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Mom-Based Marketing

March 26th, 2009

Have you caught the new Goldfish commercial encouraging kids to go outside and get active? How about all the Mott’s commercials aired recently featuring Desperate Housewives’ actress, Marcia Cross, on how their apple juice and apple sauce is a good way to give children their daily source of fruits? It’s no coincidence that increasingly you may be seeing commercials and ads targeted towards moms and children. According to the New York Times, when times are tough, whatever merchandise consumers are still buying is purchased in the following order: first, for the children; then for mom; next, for the pets; and finally, for dad.

Apparently advertisers are following this same trend, in many cases expanding efforts around selling products aimed at children and mothers in an effort to increase market share. For example, Pepperidge Farm Goldfish recently partnered up with the Cartoon Network cable channel for a “National Recess Week” promotion, centered on encouraging school-age children to be more active. And after a ten year hiatus from television advertising, Mott’s apple juice and apple sauce returned to television in a campaign intended to convince mothers that those products are a good source of the fruit their children ought to eat daily.

Also pointing towards this mom and child marketing trend are a couple of soon to be announced agreements between the Walt Disney Company and two major marketers – J. C. Penney and State Farm. The Penney deal is centered on the popular “Hannah Montana” series on the Disney Channel, and also includes Disney Online, Radio Disney and Family Fun magazine. The State Farm campaign is focused on the Disney Channel and stars actress Selena Gomez of Wizards of Waverly Place in ads to help encourage safe driving among teenagers.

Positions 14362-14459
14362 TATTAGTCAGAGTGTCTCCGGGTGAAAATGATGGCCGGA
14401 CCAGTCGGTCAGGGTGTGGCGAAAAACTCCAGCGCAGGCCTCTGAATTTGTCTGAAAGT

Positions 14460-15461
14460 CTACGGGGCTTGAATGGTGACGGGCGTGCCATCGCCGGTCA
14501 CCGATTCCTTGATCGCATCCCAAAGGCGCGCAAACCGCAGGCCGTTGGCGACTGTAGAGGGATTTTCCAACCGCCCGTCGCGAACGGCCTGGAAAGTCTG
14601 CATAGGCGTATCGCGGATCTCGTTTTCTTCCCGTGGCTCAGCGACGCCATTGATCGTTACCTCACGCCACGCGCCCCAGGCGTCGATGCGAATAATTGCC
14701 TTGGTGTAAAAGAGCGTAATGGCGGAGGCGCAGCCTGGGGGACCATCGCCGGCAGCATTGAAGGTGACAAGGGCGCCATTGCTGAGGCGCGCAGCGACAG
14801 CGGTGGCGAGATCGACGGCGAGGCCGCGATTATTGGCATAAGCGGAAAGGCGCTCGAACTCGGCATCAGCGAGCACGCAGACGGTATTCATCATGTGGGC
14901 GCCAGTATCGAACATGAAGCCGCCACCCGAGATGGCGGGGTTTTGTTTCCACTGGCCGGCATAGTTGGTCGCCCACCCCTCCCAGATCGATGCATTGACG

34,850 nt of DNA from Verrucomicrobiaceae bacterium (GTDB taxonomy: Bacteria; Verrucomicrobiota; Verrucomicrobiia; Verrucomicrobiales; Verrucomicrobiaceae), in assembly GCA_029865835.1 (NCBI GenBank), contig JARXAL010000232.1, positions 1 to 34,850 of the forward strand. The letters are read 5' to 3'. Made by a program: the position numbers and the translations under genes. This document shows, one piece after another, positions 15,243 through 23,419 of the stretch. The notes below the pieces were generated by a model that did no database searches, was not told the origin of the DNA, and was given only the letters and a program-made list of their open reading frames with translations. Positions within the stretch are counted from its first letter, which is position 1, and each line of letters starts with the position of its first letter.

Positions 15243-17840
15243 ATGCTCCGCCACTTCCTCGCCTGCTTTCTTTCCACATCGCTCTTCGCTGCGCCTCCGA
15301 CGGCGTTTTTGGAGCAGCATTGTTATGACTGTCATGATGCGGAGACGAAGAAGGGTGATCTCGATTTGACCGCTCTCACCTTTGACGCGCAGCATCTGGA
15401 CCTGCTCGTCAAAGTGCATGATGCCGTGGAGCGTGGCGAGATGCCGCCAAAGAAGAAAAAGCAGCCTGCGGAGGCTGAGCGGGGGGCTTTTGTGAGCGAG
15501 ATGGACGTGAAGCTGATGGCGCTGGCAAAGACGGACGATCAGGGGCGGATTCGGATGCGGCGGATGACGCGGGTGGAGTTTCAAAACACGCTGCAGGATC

So what does this mom-based marketing trend all really mean? For one thing, amidst these challenging times and ever-shrinking budgets, more and more advertisers are choosing to focus all of their efforts on one demographic instead of trying to expand their reach. Is this a smart choice? Is it wise to ignore other demographics that still have value? It’s hard to say. One way to judge is to look at a brand that has managed to thrive during this recession.

While most companies are struggling to stay afloat, McDonalds’ profits and stock price are up, and business couldn’t be better. So what’s their secret recession-proof sauce? According to a CNN interview with McDonald’s Company Executive, Karen Wells, “There’s two things that’s really attributed to McDonald’s success. First and foremost, listening to our customers. It’s menu variety, it’s value and affordable prices at McDonald’s and the convenience that only McDonald’s can offer. The other piece is our system alignment around one plan. You know, under the arches we have a term called the three-legged stool. It’s our franchisees, our suppliers and our corporate staff working together. Those are the two things that have worked for McDonald’s and our success.”

If advertisers can take any lesson away from McDonalds it seems to be that success during a recession means working together internally to know your audience and cater exactly to their needs. So if it’s the moms and children of the world who are watching these commercials and buying these products, then these advertisers might be onto something. And while I can’t predict when the economic situation will finally become brighter, I can predict many more kid-friendly commercials in our future.

Posted Under: Advertising
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